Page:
Local Journalism Initiative Reporter
Due to the COVID-19 pandemic, the next time Ontario’s publicly-funded schools will open is in September. The announcement that the school year inside the classroom is over was made by the provincial government at Queen’s Park on Tuesday.
“After careful consideration, after consulting with the health experts, it is clear: We cannot open schools at this time. I’m just not going to risk it,” Premier Doug Ford said. “The safety of our children is my top priority and one thing I will never do is take unnecessary risks when it comes to our children. Education will continue outside of the classroom.”
Schools in Ontario have been closed since March 13, accounting for more than two months of empty classrooms. The first closure came for two weeks following the March break. This closure remained since then because of measures to decrease the spread of COVID-19.
Ford assured parents and students graduating from their final year in high school that the pandemic will not put their progress on hold.
All students who were on track who were on track to graduate from secondary school before the initial school order closure was made in March will be able to graduate, and all students will receive report cards, Ford said.
The provincial press release said in order to support at-home learning, the government is leveraging all tools, resources, technologies and services to assist school boards deliver equitable and effective learning through access to technology and internet connectivity.
The Ontario Public School Boards’ Association (OPSBA) released a statement following the provincial press release saying they appreciate the government taking precautionary measures to return to in-class instruction that is guided by health officials.
Cathy Abraham, OPSBA’s president, said in the statement that they will continue to work with the government to facilitate a return to school in September.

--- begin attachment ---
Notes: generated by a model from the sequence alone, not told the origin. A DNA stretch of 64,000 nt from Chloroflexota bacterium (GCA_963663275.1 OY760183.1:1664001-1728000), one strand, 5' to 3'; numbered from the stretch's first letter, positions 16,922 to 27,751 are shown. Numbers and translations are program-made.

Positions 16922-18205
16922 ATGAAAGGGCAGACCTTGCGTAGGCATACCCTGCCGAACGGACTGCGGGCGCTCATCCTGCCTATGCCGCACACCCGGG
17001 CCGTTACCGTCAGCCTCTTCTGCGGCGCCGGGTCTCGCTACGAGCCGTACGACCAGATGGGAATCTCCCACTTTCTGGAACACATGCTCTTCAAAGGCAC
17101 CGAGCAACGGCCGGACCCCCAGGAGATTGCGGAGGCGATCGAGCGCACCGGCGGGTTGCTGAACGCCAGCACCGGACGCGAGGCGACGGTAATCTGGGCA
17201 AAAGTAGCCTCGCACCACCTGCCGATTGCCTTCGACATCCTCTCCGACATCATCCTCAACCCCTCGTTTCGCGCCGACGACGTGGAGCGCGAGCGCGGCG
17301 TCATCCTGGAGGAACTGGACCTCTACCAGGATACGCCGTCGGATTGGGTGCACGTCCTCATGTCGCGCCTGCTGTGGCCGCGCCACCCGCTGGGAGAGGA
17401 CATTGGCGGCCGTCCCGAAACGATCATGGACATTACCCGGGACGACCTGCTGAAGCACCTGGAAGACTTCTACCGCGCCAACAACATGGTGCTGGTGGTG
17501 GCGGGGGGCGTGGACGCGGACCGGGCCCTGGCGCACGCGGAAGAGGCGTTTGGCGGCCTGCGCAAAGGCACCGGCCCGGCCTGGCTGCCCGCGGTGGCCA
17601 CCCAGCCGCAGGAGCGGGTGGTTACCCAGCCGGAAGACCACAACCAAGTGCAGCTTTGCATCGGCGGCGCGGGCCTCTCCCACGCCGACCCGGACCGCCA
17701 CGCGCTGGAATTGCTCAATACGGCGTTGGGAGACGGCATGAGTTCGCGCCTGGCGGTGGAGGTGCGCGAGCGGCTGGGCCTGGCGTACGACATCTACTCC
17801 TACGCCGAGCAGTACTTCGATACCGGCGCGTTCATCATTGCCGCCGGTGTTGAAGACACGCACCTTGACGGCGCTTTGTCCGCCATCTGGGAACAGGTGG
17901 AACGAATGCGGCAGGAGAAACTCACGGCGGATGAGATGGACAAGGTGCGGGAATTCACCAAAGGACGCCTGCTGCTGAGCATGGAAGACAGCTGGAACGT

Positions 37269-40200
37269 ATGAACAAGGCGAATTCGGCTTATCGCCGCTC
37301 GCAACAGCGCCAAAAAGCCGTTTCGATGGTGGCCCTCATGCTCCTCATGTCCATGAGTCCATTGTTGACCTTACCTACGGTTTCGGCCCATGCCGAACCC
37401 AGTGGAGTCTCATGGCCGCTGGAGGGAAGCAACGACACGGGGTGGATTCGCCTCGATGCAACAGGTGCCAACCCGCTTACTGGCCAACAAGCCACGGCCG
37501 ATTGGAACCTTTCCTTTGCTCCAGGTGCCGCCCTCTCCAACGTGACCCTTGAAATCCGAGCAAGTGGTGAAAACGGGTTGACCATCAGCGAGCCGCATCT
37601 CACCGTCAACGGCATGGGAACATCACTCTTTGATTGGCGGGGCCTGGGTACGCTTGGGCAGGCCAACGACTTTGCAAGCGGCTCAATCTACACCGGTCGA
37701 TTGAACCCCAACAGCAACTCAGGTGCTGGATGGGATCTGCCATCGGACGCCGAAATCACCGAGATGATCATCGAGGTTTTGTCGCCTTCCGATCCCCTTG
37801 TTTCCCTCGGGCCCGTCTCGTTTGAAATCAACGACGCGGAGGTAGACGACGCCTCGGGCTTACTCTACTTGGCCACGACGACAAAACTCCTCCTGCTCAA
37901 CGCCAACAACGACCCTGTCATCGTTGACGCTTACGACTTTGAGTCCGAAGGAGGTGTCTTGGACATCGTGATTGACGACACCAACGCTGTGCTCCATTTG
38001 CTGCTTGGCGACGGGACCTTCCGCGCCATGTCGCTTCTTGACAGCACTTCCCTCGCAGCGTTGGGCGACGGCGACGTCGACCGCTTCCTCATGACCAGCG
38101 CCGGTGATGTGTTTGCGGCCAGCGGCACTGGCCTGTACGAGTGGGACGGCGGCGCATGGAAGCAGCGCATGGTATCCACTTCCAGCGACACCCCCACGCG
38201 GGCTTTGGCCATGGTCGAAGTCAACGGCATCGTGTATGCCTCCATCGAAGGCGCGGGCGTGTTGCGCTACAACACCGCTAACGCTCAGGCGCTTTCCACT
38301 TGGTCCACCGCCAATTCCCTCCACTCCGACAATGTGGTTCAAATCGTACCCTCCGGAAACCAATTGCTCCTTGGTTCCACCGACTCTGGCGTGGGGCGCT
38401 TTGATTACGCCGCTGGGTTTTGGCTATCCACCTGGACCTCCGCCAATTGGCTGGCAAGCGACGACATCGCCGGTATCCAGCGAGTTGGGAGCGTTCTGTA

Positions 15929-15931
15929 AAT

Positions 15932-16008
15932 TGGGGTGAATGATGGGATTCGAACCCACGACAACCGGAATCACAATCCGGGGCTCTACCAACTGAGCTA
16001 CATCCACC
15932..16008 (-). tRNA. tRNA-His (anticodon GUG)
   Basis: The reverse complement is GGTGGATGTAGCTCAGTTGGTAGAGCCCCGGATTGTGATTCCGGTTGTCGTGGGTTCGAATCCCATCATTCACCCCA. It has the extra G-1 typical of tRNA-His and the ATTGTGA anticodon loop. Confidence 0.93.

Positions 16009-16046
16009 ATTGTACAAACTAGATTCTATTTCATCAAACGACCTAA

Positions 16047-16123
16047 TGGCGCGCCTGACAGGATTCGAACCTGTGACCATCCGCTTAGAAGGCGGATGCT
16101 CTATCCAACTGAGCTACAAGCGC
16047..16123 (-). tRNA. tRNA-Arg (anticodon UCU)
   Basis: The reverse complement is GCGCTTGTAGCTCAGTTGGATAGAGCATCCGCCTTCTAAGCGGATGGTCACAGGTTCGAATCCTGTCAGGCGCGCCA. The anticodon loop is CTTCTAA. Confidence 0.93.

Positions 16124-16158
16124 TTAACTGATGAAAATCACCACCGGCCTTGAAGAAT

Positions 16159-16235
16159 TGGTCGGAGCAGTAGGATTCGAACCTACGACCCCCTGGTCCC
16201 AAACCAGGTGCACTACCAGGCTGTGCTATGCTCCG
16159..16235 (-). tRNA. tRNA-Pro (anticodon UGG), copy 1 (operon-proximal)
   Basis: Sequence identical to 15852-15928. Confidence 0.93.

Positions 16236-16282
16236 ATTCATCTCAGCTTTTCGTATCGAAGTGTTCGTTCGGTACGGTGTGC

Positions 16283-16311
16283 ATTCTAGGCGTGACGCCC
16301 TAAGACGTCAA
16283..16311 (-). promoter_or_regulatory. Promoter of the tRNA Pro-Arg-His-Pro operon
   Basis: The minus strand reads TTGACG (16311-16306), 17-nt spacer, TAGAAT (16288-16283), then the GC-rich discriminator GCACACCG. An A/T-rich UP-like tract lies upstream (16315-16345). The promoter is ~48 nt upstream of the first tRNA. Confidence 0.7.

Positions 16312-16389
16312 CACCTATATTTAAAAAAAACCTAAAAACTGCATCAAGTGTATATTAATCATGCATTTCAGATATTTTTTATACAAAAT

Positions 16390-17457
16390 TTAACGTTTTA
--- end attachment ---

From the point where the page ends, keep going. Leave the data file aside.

“In all likelihood, the school experience will be different from what we are used to, and I know that school board staff will endeavor to make the return as safe and positive as possible,” Abraham said in the statement.
Education Minister Stephen Lecce said the announcement of the full plan for reopening the province’s publicly-funded schools in September will be released end of June. Lecce added that this plan will also contain measures to ensure physical distancing at school when classes resume in September.
“It is obvious that schools will not look the same, that we will have to reimagine education in some respects in September given that there will have to be some protocol changes,” Lecce said.
The press release indicates that the plan to be announced in September will be “bolstered by an enhanced province-wide virtual learning program that will allow all students to learn, regardless of the challenges that may transpire in the coming months.”
When asked about why schools in small towns do not reopen if cases in these areas are low, Ford said “I’m just not going to risk it. Why chance it for a few weeks? It’s just not worth it.”
Ford also announced that overnight camps will remain closed this summer. However, Ford offered a glimmer of hope and said if the trends keep improving, day camps could open with strict public measures in place, in July and August, at the discretion of Medical Officers.
Tuesday was also the first day Ontario officially entered its first stage of lifting up restrictions. Stage 1 includes retail, outdoor, recreational, industry services, seasonal activities and care and household services.
Other non-essential professional services such as conducting research, experimental development, engineering and life will also open. All while observing physical distancing rules.